WARN, layoffs, furloughs, pay cuts, they’re a bit of a quagmire. Fortunately, there’s a timely BLR webinar that will keep you out of the swamp: Pay Cuts as a Viable Alternative to Layoffs: Determining What Works Best for Your Organization.
By most accounts, the economy is on an upswing, although the recovery process is slow and employees aren’t that optimistic. About 50 percent of U.S. workers believe benefits will be cut in 2012, 24 percent think a pay cut may be coming soon, and 41 percent believe that layoffs are on the horizon.
Despite these grim projections, two-thirds of employees see a future at their organizations and would be willing to lose their bonuses or work for less just to keep their jobs.
Assuming that’s true, there’s a good chance that your top performers could stick around even if you need to cut their compensation in the short term—which could be a viable option for organizations facing layoffs.
But are pay cuts right for you? By participating in this interactive webinar, you’ll learn an effective strategy for determining if pay cuts will work for your organization, the risks and rewards of this approach to boosting your bottom line, and the best practices for communicating your changes without disrupting your workforce.
You’ll also learn:
- Data to collect before determining if a pay cut is the best option for your organization
- Tips for determining how big a cut you should make
- Whether your cut should be limited to executive-level employees, made across the board, or on a tiered basis
- The pros and cons of voluntary pay cuts
- The types of incentives you should consider offering when a pay cut is necessary
- Whether a salary freeze is a viable alternative to pay cuts—or just a temporary fix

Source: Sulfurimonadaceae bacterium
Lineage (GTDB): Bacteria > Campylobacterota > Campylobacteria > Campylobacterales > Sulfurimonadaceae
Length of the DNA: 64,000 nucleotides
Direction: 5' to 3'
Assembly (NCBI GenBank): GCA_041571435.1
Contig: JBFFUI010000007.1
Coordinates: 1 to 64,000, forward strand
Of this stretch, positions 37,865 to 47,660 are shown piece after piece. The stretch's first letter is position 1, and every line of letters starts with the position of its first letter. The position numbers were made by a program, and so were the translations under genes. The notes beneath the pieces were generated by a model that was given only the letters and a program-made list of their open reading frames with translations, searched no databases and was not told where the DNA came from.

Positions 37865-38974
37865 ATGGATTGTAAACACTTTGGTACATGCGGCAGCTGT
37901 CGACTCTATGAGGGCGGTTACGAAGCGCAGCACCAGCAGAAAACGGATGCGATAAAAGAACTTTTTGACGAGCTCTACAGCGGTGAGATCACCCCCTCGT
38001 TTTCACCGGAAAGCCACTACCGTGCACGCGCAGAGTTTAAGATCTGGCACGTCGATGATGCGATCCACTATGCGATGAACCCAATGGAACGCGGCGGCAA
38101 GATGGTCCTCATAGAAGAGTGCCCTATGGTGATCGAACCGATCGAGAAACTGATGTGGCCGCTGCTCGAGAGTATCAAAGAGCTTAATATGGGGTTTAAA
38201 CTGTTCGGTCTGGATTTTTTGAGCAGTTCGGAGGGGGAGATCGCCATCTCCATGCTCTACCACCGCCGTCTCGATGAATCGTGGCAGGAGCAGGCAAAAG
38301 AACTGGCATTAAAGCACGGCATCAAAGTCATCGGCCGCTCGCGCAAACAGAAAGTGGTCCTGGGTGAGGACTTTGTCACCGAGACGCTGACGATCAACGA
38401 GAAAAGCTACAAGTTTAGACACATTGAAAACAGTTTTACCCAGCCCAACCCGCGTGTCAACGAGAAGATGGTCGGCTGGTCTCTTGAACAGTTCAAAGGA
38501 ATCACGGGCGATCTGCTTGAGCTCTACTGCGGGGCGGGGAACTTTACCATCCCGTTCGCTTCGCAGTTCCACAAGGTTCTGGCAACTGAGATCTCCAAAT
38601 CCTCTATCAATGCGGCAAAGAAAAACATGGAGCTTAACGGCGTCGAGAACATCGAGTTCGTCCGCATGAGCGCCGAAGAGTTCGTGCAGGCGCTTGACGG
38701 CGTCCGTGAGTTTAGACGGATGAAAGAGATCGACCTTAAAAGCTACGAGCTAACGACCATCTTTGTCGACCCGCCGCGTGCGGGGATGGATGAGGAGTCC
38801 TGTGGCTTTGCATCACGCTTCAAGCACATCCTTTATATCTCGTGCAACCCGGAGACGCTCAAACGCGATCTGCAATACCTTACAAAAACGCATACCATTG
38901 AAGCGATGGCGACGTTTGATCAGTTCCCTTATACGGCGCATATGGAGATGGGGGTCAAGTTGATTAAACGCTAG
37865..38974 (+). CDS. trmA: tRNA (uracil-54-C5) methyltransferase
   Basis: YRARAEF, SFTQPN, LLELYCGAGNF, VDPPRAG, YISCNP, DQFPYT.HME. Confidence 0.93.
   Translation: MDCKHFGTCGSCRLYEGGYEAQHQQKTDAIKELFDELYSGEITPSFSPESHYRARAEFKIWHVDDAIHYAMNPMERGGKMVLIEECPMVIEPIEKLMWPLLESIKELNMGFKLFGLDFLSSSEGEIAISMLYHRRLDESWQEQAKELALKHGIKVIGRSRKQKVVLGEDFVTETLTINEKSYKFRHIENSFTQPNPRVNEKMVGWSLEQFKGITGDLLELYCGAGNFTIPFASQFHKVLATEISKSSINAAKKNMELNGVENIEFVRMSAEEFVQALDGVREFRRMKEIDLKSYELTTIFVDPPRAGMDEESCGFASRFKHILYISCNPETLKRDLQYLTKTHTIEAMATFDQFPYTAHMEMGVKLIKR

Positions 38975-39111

- When and how to communicate pay cuts to your workforce
- How to tell if layoffs are a better solution for your organization than pay cuts
- Why employee buy-in is absolutely essential if you’re planning on cutting pay and how to go about getting it
In just 90 minutes, you’ll learn the ins and outs of pay cuts and whether or not they’re a viable strategy for your organization. Register now for this timely event for both supervisors and HR professionals.
Considering a pay cut? Layoff? Don’t act until after you attend the March 14 BLR/HR Hero webinar, Pay Cuts as a Viable Alternative to Layoffs: Determining What Works Best for Your Organization. Click here to find out more.
Approved for Recertification Credit
This program has been approved for 1.5 recertification credit hours toward PHR and SPHR recertification through the Human Resource Certification Institute (HRCI).
Pay Cuts as a Viable Alternative to Layoffs: Determining What Works Best for Your Organization
Wednesday, March 14, 2012
10:30 a.m. to 12:00 p.m. (PST)
11:30 a.m. to 1:00 p.m. (MST)
12:30 to 2:00 p.m. (CST)
1:30 to 3:00 p.m. (EST)
Join us on March 14—you’ll get the practical ins and outs of Pay Cuts as a Viable Alternative to Layoffs: Determining What Works Best for Your Organization AND you’ll get all of your particular questions answered by our experts.
Train Your Entire Staff
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- One fee trains all the staff you can fit around a conference phone
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Webinar: Pay Cuts as a Viable Alternative to Layoffs:
Determining What Works Best for Your Organization